“Boy, oh boy, did we ever have a go-around!

“Just because I'm a woman doesn't mean that I am automatically stupid!” I yelled into the phone at him. He yelled back that he was out the price of the windows.

“So, I proceeded to tell him just what his fast-talking sales guy had told me last year: He said that in one year, the windows would pay for themselves.

There was silence on the other end of the line, so I just hung up, and he hasn't called back.

Guess he was embarrassed.”

“We had a bummer of a summer up our way. Not enough warm days for me to put my bathing suit on. There are probably a some geese and a few guys at the lake who might be happy with that decision. Pits on them if they can't take a joke!

“Speaking of geese, the Canada geese should be flying south later this year. The weather this fall has been so nice that they have been delaying their flight. I suppose that I ought to be glad or something but the longer they stay the more they crap on the beach and the longer I have to wait to walk on it.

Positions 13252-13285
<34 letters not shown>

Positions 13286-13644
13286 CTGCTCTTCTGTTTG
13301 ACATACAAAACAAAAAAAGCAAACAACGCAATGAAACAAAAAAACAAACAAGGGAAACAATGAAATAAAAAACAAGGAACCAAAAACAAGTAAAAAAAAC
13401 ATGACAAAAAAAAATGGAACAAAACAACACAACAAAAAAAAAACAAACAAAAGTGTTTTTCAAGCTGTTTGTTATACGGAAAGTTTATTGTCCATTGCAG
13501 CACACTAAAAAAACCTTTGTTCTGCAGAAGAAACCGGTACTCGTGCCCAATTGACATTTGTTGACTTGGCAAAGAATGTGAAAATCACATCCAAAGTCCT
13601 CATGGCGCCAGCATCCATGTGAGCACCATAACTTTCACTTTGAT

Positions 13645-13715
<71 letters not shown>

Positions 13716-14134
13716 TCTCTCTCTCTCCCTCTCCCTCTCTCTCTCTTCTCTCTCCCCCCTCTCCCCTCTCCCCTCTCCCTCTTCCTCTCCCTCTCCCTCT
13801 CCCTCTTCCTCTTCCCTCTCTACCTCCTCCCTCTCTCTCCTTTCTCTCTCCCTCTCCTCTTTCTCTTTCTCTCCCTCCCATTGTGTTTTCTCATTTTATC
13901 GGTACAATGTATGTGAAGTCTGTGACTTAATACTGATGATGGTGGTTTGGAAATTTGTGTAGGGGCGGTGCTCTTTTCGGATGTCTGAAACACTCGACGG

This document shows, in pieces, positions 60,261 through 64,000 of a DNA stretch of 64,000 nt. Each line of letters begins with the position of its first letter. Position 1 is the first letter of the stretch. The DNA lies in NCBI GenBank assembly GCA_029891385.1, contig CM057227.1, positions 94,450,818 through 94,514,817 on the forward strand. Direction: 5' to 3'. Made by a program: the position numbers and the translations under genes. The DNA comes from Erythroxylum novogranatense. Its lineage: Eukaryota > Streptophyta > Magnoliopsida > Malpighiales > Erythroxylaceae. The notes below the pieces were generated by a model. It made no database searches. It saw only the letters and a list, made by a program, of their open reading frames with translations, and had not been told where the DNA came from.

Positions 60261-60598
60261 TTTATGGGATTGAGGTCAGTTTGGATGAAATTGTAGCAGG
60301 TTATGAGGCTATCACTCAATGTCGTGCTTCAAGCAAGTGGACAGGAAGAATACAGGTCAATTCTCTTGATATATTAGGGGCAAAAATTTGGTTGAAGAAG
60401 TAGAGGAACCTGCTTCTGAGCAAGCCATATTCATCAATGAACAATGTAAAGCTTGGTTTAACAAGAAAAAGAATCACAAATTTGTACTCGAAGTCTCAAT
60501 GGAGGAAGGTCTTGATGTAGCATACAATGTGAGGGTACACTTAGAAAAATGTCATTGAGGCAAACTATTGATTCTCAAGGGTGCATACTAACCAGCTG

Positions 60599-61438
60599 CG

“I had a heat pump at my house until I met Charley. Charley put out as much hot air and he was pretty fair in bed so I kept him and got a gas furnace to keep the rest of the house warm.

This year I need to get up on the roof to clean the flue on the fireplace. I love having a fireplace but they can be such a pain-in-the-ass at times. Whenever I would drive in a neighborhood that had fireplaces, I could smell the wood fires and see the smoke curling out the chimneys, and I thought of having my coffee beside a crackling fire in the living room, and I loved the idea of a fireplace.

“No one ever told me that if you're single you have to arrange for the delivery of the firewood, make sure that it's dry enough to burn before you accept it, then stack it, or pay to have it stacked, schlep it into the house, start the fire, feed the fire, and stay awake until it goes out before you close the flue. That's just too much work!